Correlations between the value-added rankings and other measures of teacher effectiveness?

How useful are the views of public school students about their teachers? Quite useful, according to preliminary results released on Friday from a $45 million research project, funded by the Bill and Melinda Gates Foundation, that is intended to find new ways of distinguishing good teachers from bad. Read more here.

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Webcast — Innovation in Education Digital Town Hall

On Dec. 7, 2010, the Aspen Institute, Intel Corporation, PBS NewsHour and Information Technology and Innovation Foundation (ITIF) are convening a digital town hall conversation on this issue: Education for Innovation. The goal is to develop collaborative and thoughtful insights into the state of STEM education today and how we can give our students the education they need to become the innovators of tomorrow. Click here for more details.

Dr. Corey Johnson & Dr. Gwynn Powell – Innovation 20/20 series

“Yes We Can … Revolutionize Higher Education”

httpv://youtu.be/Bxbyu3qUbRo

Dr. Corey Johnson & Dr. Gwynn Powell – November 18, 2010

Johnson & Powell explore innovative curriculum design: four courses traditionally taught separately are now blended into a learning community known as the “Unified Core.”  The tenants of unified curriculum design include authentic assignments, senior mentors and doc student incubator, to name a few. This design received the National Innovation in Teaching Award from the Society of Park and Recreation Educators in 2009. Further resources: INSIDE HIGHER ED and The Unifed Core_UGA.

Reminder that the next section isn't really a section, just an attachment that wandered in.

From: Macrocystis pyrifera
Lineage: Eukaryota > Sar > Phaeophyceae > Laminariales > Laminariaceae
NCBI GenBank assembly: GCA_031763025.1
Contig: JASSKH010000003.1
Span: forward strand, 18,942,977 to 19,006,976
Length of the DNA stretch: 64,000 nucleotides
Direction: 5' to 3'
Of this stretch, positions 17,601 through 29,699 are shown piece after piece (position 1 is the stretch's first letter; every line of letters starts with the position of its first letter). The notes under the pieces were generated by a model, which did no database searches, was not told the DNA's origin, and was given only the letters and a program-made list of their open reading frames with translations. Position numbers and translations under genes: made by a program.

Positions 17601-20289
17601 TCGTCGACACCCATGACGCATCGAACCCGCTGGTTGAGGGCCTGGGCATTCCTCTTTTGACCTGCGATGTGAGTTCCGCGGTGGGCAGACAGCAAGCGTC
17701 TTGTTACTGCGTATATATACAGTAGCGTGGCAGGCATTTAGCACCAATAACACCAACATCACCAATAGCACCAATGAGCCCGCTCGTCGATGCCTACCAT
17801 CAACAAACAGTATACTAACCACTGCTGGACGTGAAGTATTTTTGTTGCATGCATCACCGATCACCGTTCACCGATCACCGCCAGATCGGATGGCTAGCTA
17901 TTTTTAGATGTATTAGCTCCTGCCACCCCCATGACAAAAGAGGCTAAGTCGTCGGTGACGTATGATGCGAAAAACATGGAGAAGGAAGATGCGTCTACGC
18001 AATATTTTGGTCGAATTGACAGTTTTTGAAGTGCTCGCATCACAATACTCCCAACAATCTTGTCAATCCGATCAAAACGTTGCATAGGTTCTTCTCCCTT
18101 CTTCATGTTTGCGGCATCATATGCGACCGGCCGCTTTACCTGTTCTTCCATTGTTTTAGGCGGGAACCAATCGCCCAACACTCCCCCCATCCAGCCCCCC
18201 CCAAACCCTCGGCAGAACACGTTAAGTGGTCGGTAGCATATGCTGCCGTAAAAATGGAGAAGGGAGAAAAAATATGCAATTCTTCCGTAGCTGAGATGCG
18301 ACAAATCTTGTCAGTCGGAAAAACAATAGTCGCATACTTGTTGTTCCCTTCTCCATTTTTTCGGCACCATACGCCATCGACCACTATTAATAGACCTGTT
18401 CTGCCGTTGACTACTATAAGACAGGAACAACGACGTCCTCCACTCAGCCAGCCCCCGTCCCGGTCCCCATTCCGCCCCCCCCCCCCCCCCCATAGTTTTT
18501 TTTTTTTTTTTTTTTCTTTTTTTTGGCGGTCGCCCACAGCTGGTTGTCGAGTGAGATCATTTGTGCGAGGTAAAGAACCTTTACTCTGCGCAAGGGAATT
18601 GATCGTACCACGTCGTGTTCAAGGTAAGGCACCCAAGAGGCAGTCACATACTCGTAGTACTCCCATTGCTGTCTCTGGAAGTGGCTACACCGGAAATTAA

Dr. Lloyd Rieber – Innovation 20/20 series

“In Search of Lost Wisdom”

httpv://www.youtube.com/watch?v=Ur4bLsUKL8E

Dr. Lloyd Rieber – October 21, 2010

This presentation by the Director of Innovation in Teaching and Technology provides a brief introduction to the idea behind the “Innovation 20/20 Series,” as well as a look into using gaming to infuse innovation into teaching. Lloyd talks about an online game he designed to teach task analysis, an important and fundamental skill in instructional design. The game is played online asynchronously over about 5 days. To play the game, each student in the course takes on two roles: 1) the “writer of lost wisdom,” that is, a task analysis of some everyday procedure or topic; and 2) archaeologist in the year 4028 who “discovers” all of these examples of lost wisdom and has to try to guess the identity of each.

Click here to read an essay Lloyd wrote about this game that appeared in “Chalk Talk,” a book recently published by the UGA Teaching Academy.